With a similarly weighted driveline, carbon-fiber bodywork, a less massive clutch pack, and lighter wheels, you'd guess the C6RS would deliver an aggregate reduction in curb weight over the Z06. It does, too, until Pratt & Miller starts adding 70 pounds of Dynamat insu?lation back in. The result puts the C6RS about four pounds over a stock Z06, but the payoff is world-class road-car dynamics: rock-solid cabin feel, protection from the upgraded engine's intense heat, and added relief from the usual Corvette's road and exhaust inputs. The interior is then re?done in French seamed leather, including the console lid, shifter, e-brake handle, and two-tone steering wheel. Even the wrench kit for the BBS centerlocks is "leather-accented." Special C6RS logos find their way onto the doorsills, the dash, the floormats, and the heavily bolstered Lear seats.
Pratt & Miller unveiled the C6RS at the SEMA show in Las Vegas this fall. The display modelthe series' firstwas earmarked for ubiquitous car guy and longtime GM pitcher Jay Leno and built with a one-off E85 version of the Katech V8. (Note the green "S" in the C6RS logo.) At the show Atkins ad?mitted that they still planned to take the car back to Michigan to finalize the suspension settings, rather than letting Jay drive it straight home. He also dismissed performance figures quoted in some media as computer simulation: "We haven't had a chance to do high-speed testing yet. That will happen in the next couple of weeks after SEMA, when we can do our own quarter-mile, 0-60, and top-end numbers. We've done Finite Element Analysis [computer simulations] already, but what it should be and what it actually turns out to be are often two different things. We're not going to advertise anything until we have rock-solid data."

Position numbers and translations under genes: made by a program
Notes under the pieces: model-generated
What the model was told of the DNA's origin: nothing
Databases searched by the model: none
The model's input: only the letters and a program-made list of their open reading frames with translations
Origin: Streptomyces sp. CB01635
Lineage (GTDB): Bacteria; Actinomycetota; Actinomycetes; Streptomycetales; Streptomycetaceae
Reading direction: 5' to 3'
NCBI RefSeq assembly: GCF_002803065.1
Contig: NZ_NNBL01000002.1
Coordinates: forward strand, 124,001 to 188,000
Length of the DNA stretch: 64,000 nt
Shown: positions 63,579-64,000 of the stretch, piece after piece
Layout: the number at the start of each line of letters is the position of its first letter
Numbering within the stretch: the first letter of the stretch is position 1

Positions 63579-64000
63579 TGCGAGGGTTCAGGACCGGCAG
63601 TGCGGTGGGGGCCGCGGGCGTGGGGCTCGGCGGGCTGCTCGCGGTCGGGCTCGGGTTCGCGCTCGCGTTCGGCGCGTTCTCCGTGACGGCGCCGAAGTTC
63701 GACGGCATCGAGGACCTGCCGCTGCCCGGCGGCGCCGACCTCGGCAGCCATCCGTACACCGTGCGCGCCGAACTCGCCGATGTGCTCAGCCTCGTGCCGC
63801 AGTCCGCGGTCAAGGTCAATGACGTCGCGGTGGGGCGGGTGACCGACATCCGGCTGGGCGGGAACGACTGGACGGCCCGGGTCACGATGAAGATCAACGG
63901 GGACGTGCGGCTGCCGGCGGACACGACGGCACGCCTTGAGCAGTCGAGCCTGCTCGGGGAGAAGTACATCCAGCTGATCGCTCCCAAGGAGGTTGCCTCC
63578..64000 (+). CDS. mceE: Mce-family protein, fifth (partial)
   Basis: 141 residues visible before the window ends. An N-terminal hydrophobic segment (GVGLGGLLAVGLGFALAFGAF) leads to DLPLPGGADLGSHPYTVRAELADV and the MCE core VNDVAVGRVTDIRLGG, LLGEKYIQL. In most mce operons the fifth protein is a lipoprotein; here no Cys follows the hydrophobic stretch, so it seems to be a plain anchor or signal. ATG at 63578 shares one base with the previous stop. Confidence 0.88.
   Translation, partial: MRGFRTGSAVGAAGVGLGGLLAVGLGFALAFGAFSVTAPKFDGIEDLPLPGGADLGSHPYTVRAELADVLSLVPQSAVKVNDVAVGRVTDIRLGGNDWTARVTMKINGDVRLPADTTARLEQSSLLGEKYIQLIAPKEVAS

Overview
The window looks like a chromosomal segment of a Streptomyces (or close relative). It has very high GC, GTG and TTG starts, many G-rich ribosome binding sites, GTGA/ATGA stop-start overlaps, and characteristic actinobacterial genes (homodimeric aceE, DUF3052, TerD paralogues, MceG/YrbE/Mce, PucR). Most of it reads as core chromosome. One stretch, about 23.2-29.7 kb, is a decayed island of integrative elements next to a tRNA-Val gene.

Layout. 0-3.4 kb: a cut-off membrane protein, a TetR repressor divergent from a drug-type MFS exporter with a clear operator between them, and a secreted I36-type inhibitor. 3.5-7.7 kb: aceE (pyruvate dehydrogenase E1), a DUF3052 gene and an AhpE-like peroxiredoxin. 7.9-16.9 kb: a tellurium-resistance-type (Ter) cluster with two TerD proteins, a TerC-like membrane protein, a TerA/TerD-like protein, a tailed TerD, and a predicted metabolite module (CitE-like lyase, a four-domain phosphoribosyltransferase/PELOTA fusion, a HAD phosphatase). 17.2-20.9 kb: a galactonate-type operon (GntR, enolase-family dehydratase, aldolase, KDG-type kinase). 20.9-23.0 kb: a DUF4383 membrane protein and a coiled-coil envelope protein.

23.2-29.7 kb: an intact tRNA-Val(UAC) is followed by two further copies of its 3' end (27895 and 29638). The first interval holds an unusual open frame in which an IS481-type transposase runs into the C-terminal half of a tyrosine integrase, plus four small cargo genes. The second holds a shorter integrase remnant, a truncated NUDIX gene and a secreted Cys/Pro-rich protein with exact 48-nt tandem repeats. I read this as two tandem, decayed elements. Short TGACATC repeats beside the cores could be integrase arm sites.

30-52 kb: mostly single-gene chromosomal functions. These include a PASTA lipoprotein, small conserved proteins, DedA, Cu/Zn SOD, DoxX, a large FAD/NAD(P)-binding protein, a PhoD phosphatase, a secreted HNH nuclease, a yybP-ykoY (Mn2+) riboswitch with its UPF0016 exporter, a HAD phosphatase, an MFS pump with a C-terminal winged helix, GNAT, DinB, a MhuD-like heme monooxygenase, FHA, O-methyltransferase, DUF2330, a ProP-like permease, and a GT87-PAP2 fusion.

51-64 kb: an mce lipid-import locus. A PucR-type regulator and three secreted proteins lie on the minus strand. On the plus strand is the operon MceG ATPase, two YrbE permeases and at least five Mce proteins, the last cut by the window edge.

With significantly more power and essentially the same weight as a stock Z06, there's no question the C6RS will be quickperhaps almost as quick as the C6R racer, which has to carry lead ballast and power-reducing in?take restrictors on the track. But does that mean the C6RS should fundamentally feel like a racecar? Just the opposite, declares Atkins. "We're not offering a track vehicle; this was designed as a high-performance supercar for the road. In fact, if someone wants to take it to the track that's up to them, but we're not condoning it. The C6RS doesn't have track-safety features like a rollcage, a fire-suppression system, or five-point harnesses."
Pratt & Miller predicts it can build 25 cars between April '08 and March '09. The company hasn't decided if it's going to limit the overall volume or timeframe beyond that, but to my thinking 25 sounds about right. Despite this car's im?peccable pedigree and highly compelling hardware, the team in New Hudson must be keenly aware of two factors working against a huge run on RSs. The first is cost: A conversion on a donor Corvette Z06 runs about $185K, putting the turnkey price up against better established rivals like Ferrari's 599GTBan even more powerful and re?fined, if heavier, Grand Tourer.
The second is Chevrolet's own 600-bhp, Z06-derived super-Corvette, which is likely be shown to the public at the January '08 Detroit show as the next ZR1. Fortunately, Pratt & Miller's so?phisticated trimmings, opulent interior, and big-inch engine make the C6RS de?cidedly more upmarket than Chevrolet's own supercar. P&M should have no trouble finding two- or three-dozen wealthy Corvette fans of equal sophistication.